As ever, the two-day VIP event for wealthy Asian customers was a wonderful showcase of some of the world’s most luxurious wines and spirits, which included an incredibly array of exclusive and collectible whiskies.
Japanese whiskies have become an essential part of the whisky offer at the annual Masters of Wines & Spirits event, and this year was no exception. A rare Karuizawa 1960 Cask #5627, one of the oldest casks of Japanese whiskies ever bottled, was an undoubted highlight. Achieving legendary status among connoisseurs and collectors, only 41 bottles of the whisky from the now silent distillery were ever released and only one bottle was available at the DFS event.
Scotch whisky was also well represented and in the blended segment The John Walker Master’s Edition 50 Years Old stood out from the rest, a blend of six rare whiskies (three malts and three grains) finished in a marrying cask and presented in a stunning black Baccarat crystal decanter and a treasure chest created by cabinetmaker N.E.J. Stevenson.
Flying for the flag for Islay were five bottles of Bowmore 1966, full of rich aromatic and tropical flavours and sourced from a single ex-Bourbon hogshead cask. Only 74 bottles were ever made of this rare collector’s item.
Glenglassaugh also made an appearance at the event with a five-bottle Single Cask Collection which spans the years from 1972 to 1976. These exceptional vintage casks were discovered when the Highland distillery was reopened in 2008.
The bottlings date from 1972, 1973, 1974, 1975 and 1976 and were matured in a mixture of ex-sherry casks, a rum cask, a Madeira cask and a Bourbon barrel. Lush and ripe, these old whiskies are described as delivering notes of “tropical fruit and the sea”, while each cask type imparts its own unique taste influence.
Of course, there were many more stunning whiskies at the event, which also featured a masterclass on craftsmanship by The Balvenie malt master, David C. Stewart MBE. The entire 120-strong wine and spirit collection has subsequently gone on display and sale at DFS Group’s shops in Singapore Changi Terminals 2 and 3. In previous years, the collection has also gone on display at other DFS locations worldwide.
Singapore also plays host to another important event in the duty-free calendar, the TFWA Asia/Pacific Exhibition, which is held at the Marina Bay Sands Hotel in early May each year. Among the many new whiskies being released at this year’s show was The Dalmore 45 Years Old, a 40% ABV release matured in American white oak ex-Bourbon casks and then transferred into two different vintage Graham’s port pipes dating from 1961 and 1963.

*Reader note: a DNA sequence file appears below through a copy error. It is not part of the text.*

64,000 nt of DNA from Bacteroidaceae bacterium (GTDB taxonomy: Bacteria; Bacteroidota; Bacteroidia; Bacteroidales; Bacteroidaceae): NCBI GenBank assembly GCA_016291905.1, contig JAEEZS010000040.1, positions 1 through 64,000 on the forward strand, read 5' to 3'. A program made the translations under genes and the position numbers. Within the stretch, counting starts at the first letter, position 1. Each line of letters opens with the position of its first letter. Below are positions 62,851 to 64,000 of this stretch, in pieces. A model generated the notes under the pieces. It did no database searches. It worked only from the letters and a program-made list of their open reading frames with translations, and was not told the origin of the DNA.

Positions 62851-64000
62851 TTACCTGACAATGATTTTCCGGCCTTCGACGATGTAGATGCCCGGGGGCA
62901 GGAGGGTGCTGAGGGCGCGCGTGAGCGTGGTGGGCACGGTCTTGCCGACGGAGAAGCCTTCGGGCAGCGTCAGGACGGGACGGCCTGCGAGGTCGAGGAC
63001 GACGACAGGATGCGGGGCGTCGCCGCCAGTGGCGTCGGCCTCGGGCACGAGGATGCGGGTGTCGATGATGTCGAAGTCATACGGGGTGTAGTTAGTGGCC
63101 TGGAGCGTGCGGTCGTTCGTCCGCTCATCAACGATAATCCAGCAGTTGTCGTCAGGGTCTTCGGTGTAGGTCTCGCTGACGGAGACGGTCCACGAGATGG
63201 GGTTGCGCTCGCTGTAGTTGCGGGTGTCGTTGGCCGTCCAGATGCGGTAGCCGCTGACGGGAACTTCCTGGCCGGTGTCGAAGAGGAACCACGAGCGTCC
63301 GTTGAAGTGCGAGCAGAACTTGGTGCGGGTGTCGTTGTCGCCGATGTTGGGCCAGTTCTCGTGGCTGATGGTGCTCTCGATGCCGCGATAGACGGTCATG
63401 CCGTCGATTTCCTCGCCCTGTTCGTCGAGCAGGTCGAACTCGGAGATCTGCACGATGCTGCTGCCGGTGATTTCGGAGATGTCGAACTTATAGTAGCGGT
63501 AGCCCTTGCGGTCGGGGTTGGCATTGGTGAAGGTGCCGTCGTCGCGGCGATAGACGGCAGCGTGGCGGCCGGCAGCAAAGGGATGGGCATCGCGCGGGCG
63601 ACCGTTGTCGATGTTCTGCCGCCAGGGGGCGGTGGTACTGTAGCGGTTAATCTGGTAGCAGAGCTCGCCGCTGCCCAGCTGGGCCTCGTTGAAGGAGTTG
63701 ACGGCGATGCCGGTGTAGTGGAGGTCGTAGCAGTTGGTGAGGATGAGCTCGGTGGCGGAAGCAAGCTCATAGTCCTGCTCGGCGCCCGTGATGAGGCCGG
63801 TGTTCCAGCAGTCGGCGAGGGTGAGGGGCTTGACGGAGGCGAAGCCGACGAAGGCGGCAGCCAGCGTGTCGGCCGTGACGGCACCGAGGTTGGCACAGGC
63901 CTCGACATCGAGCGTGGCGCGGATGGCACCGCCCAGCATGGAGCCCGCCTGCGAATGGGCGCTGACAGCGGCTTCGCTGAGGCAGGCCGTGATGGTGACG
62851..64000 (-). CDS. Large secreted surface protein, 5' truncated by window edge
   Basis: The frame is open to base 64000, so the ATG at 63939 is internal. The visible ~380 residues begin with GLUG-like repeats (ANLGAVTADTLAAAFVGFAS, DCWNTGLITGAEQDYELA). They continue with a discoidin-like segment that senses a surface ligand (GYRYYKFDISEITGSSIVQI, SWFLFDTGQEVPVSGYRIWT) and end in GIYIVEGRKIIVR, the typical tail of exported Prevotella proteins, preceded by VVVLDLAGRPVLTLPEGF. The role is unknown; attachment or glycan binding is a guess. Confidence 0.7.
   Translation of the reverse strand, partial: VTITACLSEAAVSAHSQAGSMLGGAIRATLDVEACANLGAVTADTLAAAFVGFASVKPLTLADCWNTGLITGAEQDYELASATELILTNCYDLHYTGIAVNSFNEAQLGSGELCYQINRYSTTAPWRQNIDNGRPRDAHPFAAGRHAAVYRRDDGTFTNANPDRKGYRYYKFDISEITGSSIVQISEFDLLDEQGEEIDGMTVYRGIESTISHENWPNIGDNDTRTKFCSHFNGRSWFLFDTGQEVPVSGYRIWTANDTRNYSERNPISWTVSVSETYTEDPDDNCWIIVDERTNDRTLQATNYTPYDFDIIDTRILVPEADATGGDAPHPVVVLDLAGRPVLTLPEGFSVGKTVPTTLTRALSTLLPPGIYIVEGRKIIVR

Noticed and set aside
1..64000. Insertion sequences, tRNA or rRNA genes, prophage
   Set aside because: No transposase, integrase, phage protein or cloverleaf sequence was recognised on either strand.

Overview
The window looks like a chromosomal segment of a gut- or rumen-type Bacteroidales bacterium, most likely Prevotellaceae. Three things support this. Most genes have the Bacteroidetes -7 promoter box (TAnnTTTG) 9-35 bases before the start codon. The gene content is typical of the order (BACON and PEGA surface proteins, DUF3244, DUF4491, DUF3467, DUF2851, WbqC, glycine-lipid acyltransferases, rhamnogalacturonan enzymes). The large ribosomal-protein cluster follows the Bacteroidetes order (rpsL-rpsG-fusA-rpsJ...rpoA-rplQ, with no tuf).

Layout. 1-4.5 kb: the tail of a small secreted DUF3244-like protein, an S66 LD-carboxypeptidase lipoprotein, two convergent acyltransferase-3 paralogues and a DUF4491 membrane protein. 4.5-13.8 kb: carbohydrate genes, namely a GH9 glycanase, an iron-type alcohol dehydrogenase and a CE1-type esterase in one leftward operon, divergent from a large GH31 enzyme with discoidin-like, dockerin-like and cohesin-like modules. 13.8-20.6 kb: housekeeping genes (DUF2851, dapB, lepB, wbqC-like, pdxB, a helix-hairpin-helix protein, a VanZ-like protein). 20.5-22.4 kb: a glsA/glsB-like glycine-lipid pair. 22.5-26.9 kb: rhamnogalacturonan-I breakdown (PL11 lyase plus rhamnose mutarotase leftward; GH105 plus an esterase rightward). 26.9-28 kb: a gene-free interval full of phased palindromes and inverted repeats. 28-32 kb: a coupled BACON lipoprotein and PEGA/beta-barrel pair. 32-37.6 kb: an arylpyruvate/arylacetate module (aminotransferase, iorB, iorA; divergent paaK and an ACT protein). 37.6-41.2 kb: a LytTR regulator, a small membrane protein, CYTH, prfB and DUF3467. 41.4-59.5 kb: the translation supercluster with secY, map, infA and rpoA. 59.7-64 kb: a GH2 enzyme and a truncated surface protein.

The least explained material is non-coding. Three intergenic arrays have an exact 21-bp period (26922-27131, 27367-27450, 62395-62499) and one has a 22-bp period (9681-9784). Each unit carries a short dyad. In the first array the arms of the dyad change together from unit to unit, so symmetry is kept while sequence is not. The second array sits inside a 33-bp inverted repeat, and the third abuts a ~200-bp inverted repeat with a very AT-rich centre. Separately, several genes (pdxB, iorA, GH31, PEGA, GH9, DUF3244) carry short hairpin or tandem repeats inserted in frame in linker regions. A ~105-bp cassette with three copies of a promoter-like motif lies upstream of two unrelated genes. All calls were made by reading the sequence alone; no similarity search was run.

Presented in a Baccarat crystal decanter that features the brand’s Royal Stag emblem prominently, the whisky is rich and multi-layered featuring notes of sticky toffee pudding, honey, bitter chocolate, red berries and liquorice on the palate and toffee and citrus notes on the nose. Just 500 bottles of The Dalmore 45 Years Old have been released priced domestically at around $12,500 (£8,900), and several bottles have been allocated to major hub airports worldwide.
A new travel retail exclusive collection from Isle of Jura was another whisky highlight of the Singapore show. With prices ranging from around $60 to $110 (£42.70 to 78.30), The Jura Travel Retail Collection comprises four expressions named after some of the geographical features on the Scottish island: The Sound (1-litre), The Road (1-litre), The Loch (70cl) and The Paps 19 Years Old (70cl).
All four of the whiskies were matured first in American white oak ex-Bourbon barrels before being finished in hand-selected Pedro Ximenéz sherry casks of increasing age for each of the expressions (15, 20, 30 and 40 years). The resulting whiskies are approachable, subtly smoky, pleasingly sweet, but also increasingly complex and multi-layered as you travel up the range ladder.
Inchmurrin Single Cask
Whisky lovers travelling from London Heathrow Terminal 5 should seek out this latest exclusive from Loch Lomond at the World Duty Free’s World of Whiskies shop.
The exclusive Loch Lomond Inchmurrin Single Cask bottling is a 10-years-old expression taken from a single cask distilled in 2008 using the distillery’s famously straight neck pot stills. The cask yielded just 278 bottles. This non-chill-filtered whisky has a strength of 57.1% ABV and offers sweet vanilla and barley sugar on the palate. The nose is fruity with a hint of spice while the finish has a citrus edge with some mild oakiness too.
Loch Lomond Inchmurrin Single Cask comes in a 70cl bottle and is priced at £59.
This new travel-retail exclusive from the Speyburn Distillery is something of an outlier to the Speyside whisky’s usual sweet and zesty style. Speyburn Hopkins Reserve is named after the distillery’s founder John Hopkins and is matured in ex-Bourbon casks which have also previously matured peaty whisky.
The resulting spirit has a subtle smokiness to the finished flavour, a first for Speyburn. More typically light, citrus notes also feature on the palate and there are pleasing hints of green apple, toffee and lemon in the flavour mix too.
Speyburn Hopkins Reserve is non-chill filtered and bottled at 46% ABV. Presented in a gift carton depicting the distillery and the surrounding countryside, this whisky is priced at around €35 (£30.60) for a 70cl bottle.